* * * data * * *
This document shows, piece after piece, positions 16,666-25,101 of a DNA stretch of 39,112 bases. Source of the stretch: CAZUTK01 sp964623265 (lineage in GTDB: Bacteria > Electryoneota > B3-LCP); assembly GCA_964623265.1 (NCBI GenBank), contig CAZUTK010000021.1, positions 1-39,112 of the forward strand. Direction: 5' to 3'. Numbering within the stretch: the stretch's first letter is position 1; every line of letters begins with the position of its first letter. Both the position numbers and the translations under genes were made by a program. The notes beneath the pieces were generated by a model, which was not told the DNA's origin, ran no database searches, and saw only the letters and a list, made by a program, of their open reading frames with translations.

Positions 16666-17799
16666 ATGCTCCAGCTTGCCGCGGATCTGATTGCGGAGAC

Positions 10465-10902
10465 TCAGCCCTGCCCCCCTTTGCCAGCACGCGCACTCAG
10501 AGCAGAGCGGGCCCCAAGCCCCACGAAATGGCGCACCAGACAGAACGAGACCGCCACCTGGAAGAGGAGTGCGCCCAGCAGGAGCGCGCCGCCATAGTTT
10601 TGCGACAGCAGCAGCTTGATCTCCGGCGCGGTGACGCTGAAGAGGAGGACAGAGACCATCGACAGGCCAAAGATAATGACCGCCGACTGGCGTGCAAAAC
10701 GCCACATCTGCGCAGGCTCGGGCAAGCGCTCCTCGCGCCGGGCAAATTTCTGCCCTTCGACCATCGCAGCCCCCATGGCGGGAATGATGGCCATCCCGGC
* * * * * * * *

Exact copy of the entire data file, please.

This document shows, piece after piece, positions 16,666-25,101 of a DNA stretch of 39,112 bases. Source of the stretch: CAZUTK01 sp964623265 (lineage in GTDB: Bacteria > Electryoneota > B3-LCP); assembly GCA_964623265.1 (NCBI GenBank), contig CAZUTK010000021.1, positions 1-39,112 of the forward strand. Direction: 5' to 3'. Numbering within the stretch: the stretch's first letter is position 1; every line of letters begins with the position of its first letter. Both the position numbers and the translations under genes were made by a program. The notes beneath the pieces were generated by a model, which was not told the DNA's origin, ran no database searches, and saw only the letters and a list, made by a program, of their open reading frames with translations.

Positions 16666-17799
16666 ATGCTCCAGCTTGCCGCGGATCTGATTGCGGAGAC

Positions 10465-10902
10465 TCAGCCCTGCCCCCCTTTGCCAGCACGCGCACTCAG
10501 AGCAGAGCGGGCCCCAAGCCCCACGAAATGGCGCACCAGACAGAACGAGACCGCCACCTGGAAGAGGAGTGCGCCCAGCAGGAGCGCGCCGCCATAGTTT
10601 TGCGACAGCAGCAGCTTGATCTCCGGCGCGGTGACGCTGAAGAGGAGGACAGAGACCATCGACAGGCCAAAGATAATGACCGCCGACTGGCGTGCAAAAC
10701 GCCACATCTGCGCAGGCTCGGGCAAGCGCTCCTCGCGCCGGGCAAATTTCTGCCCTTCGACCATCGCAGCCCCCATGGCGGGAATGATGGCCATCCCGGC